Posted in Archbishop Alban GOODIER SJ, LAPSED Catholics, MINI SERIES, PRAYER WARRIORS, PRAYERS for VARIOUS NEEDS, PRAYERS of the SAINTS, QUOTES of the SAINTS, QUOTES on the CHURCH, SACRAMENTS

Thought for the Day – 16 May – “The Lost Catholic”

Thought for the Day – 16 May – Thursday of the Fourth week of Easter, C, Gospel: John 13:16–20

Archbishop Alban Goodier, SJ (1869-1939)

“The Lost Catholic”
Part One

1.   Introduction
No-one who has once realised what it is to be a Catholic can feel anything but sadness for one who has lost the Catholic faith, who once was a Catholic and is now a Catholic no more, no matter what may have been the reason.

It is sad enough to know so many who, through no fault of their own, have not the Catholic faith, whose forefathers lost it for them and deprived them of their inheritance, who do not know and have never known, all that it means.

But one who has once known it and has lost it, who has been argued or cajoled out of it, whose life has led him to drop it, who has been careless and let it go, who has surrendered it for something else, those who know and love such a one, know also that he has lost, thrown away, something for which nothing else can compensate, something more dear than life itself.

Let, then, such a one not be surprised if those who love him are troubled and sad about him; they cannot help it.   They long to give him back what he has lost, they spare no pains that he may be as he was before, they look on that reward as worth all the labour and suffering it may entail.

2. The Catholic no more

Who are they and how has it all come about?

First, there are the children:

who have never learnt to appreciate the value or beauty of their inheritance;

or whose parents have set them a sorry example and so spoilt them;

or who have learnt their religion as a schoolroom lesson only and it has withered;

or who have never seen that it mattered much one way or the other.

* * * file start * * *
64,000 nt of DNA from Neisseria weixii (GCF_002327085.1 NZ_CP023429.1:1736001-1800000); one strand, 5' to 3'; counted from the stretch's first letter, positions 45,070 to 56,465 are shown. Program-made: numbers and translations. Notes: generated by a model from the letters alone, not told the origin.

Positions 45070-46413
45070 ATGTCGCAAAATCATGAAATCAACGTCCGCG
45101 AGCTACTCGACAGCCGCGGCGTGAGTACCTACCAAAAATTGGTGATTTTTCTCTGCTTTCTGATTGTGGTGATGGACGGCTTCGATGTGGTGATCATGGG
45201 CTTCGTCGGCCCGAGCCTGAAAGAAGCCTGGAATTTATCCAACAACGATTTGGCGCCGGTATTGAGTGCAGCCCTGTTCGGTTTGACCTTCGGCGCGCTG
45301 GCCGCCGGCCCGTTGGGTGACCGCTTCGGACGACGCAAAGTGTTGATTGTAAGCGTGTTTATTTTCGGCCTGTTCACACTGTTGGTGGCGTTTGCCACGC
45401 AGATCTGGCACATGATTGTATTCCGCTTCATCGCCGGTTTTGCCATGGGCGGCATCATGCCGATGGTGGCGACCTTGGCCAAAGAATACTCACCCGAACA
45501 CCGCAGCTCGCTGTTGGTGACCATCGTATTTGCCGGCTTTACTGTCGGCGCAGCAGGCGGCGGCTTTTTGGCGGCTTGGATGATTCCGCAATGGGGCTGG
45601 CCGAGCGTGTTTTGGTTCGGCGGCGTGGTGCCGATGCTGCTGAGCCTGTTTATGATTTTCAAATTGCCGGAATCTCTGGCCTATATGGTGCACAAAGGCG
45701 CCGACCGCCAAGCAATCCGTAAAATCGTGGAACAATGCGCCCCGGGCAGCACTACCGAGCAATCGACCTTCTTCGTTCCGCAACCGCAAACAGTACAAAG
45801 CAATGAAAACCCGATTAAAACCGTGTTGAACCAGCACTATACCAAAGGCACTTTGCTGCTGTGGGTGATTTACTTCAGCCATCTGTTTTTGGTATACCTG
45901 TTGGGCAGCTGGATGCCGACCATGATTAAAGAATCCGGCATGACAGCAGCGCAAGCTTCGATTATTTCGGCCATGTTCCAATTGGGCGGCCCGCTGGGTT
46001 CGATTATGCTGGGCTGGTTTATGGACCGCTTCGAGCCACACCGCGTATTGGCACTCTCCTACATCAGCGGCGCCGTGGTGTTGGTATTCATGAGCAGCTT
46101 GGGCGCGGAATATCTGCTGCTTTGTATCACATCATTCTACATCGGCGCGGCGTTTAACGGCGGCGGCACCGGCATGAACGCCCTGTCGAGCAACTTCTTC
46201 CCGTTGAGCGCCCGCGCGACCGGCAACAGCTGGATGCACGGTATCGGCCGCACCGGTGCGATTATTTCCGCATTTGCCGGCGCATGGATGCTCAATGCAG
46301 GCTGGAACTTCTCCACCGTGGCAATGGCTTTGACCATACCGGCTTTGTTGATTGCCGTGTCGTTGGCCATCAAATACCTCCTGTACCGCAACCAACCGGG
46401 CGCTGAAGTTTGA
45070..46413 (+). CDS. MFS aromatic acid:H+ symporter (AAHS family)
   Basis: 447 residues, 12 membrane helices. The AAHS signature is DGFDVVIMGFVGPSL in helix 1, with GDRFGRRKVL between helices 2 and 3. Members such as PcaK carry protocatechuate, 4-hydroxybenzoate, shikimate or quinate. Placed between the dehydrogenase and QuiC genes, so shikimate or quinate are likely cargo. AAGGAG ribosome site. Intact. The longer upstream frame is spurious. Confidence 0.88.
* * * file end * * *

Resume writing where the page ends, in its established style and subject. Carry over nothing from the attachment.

Second, there are young boys and girls:

who have been deluded by the prospect of a happy and free life before them.

or who have lived among godless companions and through shame, through human respect, through banter, through a

little coaxing, through temptation, perhaps through sin, have become as they;

or who have been carried away by their surroundings and the faith of their childhood has been ignored or forgotten,

and finally rejected.

Third, there are young men and women:

whose study and, reading, it may be, in the days when they were not yet mature, nor able to form a proper judgement,

has led them to wonder, to doubt, at last to be dissatisfied and turn away;

or who have come under some influence stronger than themselves and they have surrendered;

some unbelieving teacher or friend, whose arguments they could not answer;

some man or woman whom they have loved and who has made them sacrifice their faith for that love some companion who has led them on, till they have lost the reality for the shadow;

or who have found the practice of the faith a hindrance to their ambition in life, to promotion, to association with those who would help them, to the use of such means as their faith will not allow.

Fourth, there are the grown-up:

who are married and who find the laws of their faith concerning married life a burden;

or who, having once, slipped away, or having been away so long, are unable to bring themselves back, and prefer to

remain where they are;

or who have been antagonised by some opposition, by some scandal, by some regulation, which they have resented.

Fifth, and last, among all these classes, among young and old, there are those,

whom, in a proud and passionate moment, self-will has mastered and they have said:

‘I will not serve; or whom this world with its false fascination has mastered and they have said:   ‘I will have here my ‘reward; or whom sin and passion have conquered and they hardened conscience and said:  ‘I will be free, I will have my own way, I will do my own pleasure.

to be continued…/

Let us Pray:

For the Return of Lapsed Catholics to the Sacraments
By Ven Servant of God Fr John A Hardon SJ (1914-2000)

Almighty Father,
You desire not the death of the sinner
but that he may be converted and live.
Pour out upon us Your mercy
and hear the prayers of Your servants.
Soften the hearts of Your children who have strayed,
from the true path, which You established for their salvation.
They are now forgetful of their duties as Catholics
and pursue the pleasures of the world.
Grant that they may quickly return
to the practice of every Christian virtue,
so that their lives may shine
with the integrity of faith,
the fervour of piety
and the ardour of charity.
Restore them to Your sacraments
and the life of Your grace,
through the merits
of the most precious blood of Your Son,